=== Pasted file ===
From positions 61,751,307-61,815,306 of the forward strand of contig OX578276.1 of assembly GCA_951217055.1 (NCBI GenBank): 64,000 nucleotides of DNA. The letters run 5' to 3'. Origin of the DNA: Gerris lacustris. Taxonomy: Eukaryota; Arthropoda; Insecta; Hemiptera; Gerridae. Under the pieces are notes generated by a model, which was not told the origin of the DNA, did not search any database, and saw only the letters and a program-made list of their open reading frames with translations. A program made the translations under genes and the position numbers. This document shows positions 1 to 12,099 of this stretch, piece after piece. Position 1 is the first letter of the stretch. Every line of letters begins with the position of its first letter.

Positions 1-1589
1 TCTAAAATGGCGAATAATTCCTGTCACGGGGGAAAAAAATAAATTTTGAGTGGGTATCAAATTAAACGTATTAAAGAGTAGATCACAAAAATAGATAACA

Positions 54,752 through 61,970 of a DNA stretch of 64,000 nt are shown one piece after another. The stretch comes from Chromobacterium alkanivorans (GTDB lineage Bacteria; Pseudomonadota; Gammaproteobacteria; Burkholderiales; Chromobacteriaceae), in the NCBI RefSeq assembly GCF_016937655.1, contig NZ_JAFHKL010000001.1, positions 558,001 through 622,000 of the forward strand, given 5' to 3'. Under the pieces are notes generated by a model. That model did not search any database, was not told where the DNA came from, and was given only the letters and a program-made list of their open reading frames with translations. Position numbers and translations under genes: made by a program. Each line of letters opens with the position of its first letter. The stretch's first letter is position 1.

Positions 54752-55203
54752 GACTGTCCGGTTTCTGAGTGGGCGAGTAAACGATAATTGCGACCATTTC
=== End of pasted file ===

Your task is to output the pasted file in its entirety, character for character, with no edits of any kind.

From positions 61,751,307-61,815,306 of the forward strand of contig OX578276.1 of assembly GCA_951217055.1 (NCBI GenBank): 64,000 nucleotides of DNA. The letters run 5' to 3'. Origin of the DNA: Gerris lacustris. Taxonomy: Eukaryota; Arthropoda; Insecta; Hemiptera; Gerridae. Under the pieces are notes generated by a model, which was not told the origin of the DNA, did not search any database, and saw only the letters and a program-made list of their open reading frames with translations. A program made the translations under genes and the position numbers. This document shows positions 1 to 12,099 of this stretch, piece after piece. Position 1 is the first letter of the stretch. Every line of letters begins with the position of its first letter.

Positions 1-1589
1 TCTAAAATGGCGAATAATTCCTGTCACGGGGGAAAAAAATAAATTTTGAGTGGGTATCAAATTAAACGTATTAAAGAGTAGATCACAAAAATAGATAACA

Positions 54,752 through 61,970 of a DNA stretch of 64,000 nt are shown one piece after another. The stretch comes from Chromobacterium alkanivorans (GTDB lineage Bacteria; Pseudomonadota; Gammaproteobacteria; Burkholderiales; Chromobacteriaceae), in the NCBI RefSeq assembly GCF_016937655.1, contig NZ_JAFHKL010000001.1, positions 558,001 through 622,000 of the forward strand, given 5' to 3'. Under the pieces are notes generated by a model. That model did not search any database, was not told where the DNA came from, and was given only the letters and a program-made list of their open reading frames with translations. Position numbers and translations under genes: made by a program. Each line of letters opens with the position of its first letter. The stretch's first letter is position 1.

Positions 54752-55203
54752 GACTGTCCGGTTTCTGAGTGGGCGAGTAAACGATAATTGCGACCATTTC